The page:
Perspectives in analytical philosophy ; Bd. 22.
Formatted Contents Note
Guest Foreword /Bernard Williams Synopsis of Argument Why an Ethics of Nature? The Philosophical Discipline of the Ethics of Nature The Objective of This Study Basic Concepts Nature A Definition of "Nature" for Environmental Ethics Oikos, Cosmos, and the Human Body Conservation versus Cultivation of Nature Ethics The Object of Ethics and the Distinction between Intrinsic and Instrumental Value Good Human Life and Right Human Life Good Human Life The Core Basic Options Luxury The Well-Being and the Agency Aspect of Good Human Life The Hedonistic Challenge Three Forms of Pleasure An Answer to the Hedonistic Challenge The Objection to Paternalism Moral Concern and Self-Interest The Hermeneutics and the Justification of Moral Culture Anthropocentrism versus Physiocentrism The Boundaries of the Moral Universe - "Extensional Anthropocentrism" versus "Extensional Physiocentrism" The Absolute Strategy in the Ethics of Nature - "Epistemic Anthropocentrism" versus "Epistemic Physiocentrism" Seven Anthropocentric Arguments for the Value of Nature The Basic Needs Argument Classical Thoughts The Argument Lost Peace with Nature? The Need for Environmental History Some Reasons Why the Basic Needs Argument Is Not as Effective as You Might Expect Two Versions of the Basic Needs Argument which Incorporate Intrinsic Value Claims for Nature "Nature Knows Best" The Motivational Version The Aisthesis Argument Literary Thoughts The Argument.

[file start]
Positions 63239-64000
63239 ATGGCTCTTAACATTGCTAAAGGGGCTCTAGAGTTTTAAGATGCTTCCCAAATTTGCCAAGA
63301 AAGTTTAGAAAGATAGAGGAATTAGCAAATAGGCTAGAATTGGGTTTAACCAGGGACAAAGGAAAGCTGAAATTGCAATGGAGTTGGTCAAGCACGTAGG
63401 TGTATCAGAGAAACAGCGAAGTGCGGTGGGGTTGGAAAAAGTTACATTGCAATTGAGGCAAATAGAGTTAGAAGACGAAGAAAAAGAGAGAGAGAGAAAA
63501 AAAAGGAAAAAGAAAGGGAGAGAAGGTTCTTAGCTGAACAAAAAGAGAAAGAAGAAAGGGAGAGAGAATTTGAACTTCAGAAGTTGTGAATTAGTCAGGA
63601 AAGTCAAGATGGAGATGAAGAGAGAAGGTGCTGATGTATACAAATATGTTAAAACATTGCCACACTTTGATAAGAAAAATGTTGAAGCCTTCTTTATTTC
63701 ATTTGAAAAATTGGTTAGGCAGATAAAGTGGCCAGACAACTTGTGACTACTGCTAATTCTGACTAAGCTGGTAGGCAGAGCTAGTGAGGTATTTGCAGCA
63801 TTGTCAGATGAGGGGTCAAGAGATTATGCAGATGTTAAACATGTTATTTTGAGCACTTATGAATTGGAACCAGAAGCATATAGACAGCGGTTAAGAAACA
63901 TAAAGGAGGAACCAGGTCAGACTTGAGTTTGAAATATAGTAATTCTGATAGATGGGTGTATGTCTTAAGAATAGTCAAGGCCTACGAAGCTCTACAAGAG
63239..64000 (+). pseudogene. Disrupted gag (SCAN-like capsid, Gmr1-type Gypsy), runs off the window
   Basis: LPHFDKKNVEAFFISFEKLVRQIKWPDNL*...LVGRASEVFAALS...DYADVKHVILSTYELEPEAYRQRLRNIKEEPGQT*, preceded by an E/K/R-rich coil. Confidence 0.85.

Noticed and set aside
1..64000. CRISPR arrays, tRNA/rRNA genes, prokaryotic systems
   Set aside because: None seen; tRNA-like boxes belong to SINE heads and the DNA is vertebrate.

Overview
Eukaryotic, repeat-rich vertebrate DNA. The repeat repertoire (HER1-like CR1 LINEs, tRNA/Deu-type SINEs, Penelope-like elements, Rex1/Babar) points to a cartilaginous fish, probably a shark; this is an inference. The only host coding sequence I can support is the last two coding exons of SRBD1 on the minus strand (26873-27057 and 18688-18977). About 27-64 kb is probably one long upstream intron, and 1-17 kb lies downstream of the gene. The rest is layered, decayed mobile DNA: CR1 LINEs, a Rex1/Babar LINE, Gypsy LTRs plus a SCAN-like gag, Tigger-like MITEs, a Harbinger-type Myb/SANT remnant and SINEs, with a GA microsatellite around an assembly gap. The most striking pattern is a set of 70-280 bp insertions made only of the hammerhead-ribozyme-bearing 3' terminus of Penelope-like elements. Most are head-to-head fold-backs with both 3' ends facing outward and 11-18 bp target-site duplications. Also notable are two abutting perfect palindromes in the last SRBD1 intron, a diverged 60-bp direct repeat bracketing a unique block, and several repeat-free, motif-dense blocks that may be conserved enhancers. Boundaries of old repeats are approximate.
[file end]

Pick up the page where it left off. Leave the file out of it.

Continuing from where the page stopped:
Electronic reproduction. Palo Alto, Calif. : ebrary, 2013. Available via World Wide Web. Access may be limited to ebrary affiliated libraries.
Bibliography, etc. Note
Includes bibliographical references (pages -156) and index.
Source of Description
Description based on online resource; title from PDF title page (ebrary, viewed November 13, 2013).